The other day, as I was adding more items to my “to-do” list and writing out reminders on Post-It notes, God reminded me of the story of Mary and Martha (Luke 10:38-42).
Mary and Martha were 2 sisters, with 2 different personalities, but Jesus loved them both equally.
Martha focused on doing things for Jesus.
Mary focused on spending time with Jesus.
Martha spoke to Jesus.
Mary listened to Jesus.
Martha was filled with worry.
Mary was filled with peace.
Martha was focused on many things.
Mary was focused on one thing.
Martha focused on temporary things.
Mary focused on something (someone) eternal.
The past few months, I have been Martha….busy at school, volunteering, going from one group or activity to the next, and spending time with friends. I love all of these things, and all of these things are good, but I haven't been spending as much time with God. He is the One who I need to spend time with the most.
My natural tendency is to be like Martha, but I long to be more like Mary. It seems that many other people can relate too, otherwise author Joanna Weaver wouldn’t have written a book called Having a Mary Heart In a Martha World (which I recommend, and I obviously need to re-read).
Whether we are running around like Martha, or being still like Mary, God loves us the same. However, we can easily become so focused on doing things for God that it takes away from spending quality time with Him. When our “to-do” list doesn’t include time for the One who created us, then we know we need to refocus our priorities.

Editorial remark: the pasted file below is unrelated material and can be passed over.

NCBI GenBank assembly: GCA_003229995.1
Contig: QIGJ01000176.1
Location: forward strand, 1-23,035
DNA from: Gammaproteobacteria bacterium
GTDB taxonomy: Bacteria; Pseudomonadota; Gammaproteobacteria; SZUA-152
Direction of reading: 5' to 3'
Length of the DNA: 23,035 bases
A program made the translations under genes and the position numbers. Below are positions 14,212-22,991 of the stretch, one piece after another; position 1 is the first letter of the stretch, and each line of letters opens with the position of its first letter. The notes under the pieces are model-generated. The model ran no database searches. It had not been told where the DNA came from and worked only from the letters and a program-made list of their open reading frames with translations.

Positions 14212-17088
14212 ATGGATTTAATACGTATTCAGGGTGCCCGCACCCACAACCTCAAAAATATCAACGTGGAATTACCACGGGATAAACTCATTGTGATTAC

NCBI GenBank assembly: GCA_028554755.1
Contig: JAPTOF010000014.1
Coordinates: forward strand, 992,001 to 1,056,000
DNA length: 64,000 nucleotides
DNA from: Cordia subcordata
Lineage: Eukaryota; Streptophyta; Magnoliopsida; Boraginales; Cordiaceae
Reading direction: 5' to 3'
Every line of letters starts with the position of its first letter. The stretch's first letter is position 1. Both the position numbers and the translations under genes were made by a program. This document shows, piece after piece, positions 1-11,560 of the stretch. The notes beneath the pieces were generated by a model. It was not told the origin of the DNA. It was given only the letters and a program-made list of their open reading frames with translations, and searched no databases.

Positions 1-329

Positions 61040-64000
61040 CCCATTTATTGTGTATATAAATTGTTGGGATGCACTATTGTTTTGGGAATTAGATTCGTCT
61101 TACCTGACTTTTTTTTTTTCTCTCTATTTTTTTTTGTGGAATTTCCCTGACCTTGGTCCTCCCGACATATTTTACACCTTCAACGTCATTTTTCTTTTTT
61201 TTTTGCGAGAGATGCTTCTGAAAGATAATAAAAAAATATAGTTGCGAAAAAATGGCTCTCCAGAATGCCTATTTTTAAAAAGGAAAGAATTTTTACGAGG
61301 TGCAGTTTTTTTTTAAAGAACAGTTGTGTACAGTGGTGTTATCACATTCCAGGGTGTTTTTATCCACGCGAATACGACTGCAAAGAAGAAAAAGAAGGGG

Mary, sitting still at Jesus’ feet, was choosing what was “better.” We will never regret time spent with Jesus.
The good news is, even when we don’t choose what is “better,” we need to remember that God has chosen us. Maybe I need to write that on my next Post-It note.
When you left this world
You took a part of me
But now you’re home
Now you’re free
And I’m learning how
To get by
Without you by my side
I think of you
Every single day
Your absence has left me
I feel incomplete
I must confide
Without you by my side
Holding on to memories
Making new ones without you
Reminds me that time is a gift
Love should motivate all we do
Look for blessings in the moments
That so quickly pass us by
I miss you by my side
Even when my heart feels broken
It still has love for you
God has given me peace
And strength to continue
The promise of eternity
Brings hope to my life
One day we’ll be reunited and you’ll be by my side
Until then I live in the space between
Trusting God to carry me
On this journey
Filled with love and memories
The longer we’re apart
The more I realize
What a blessing it was to have you by my side
I wrote this to my mom, who passed away after a 9 year battle with breast cancer. To read more about my journey of mother loss, click here.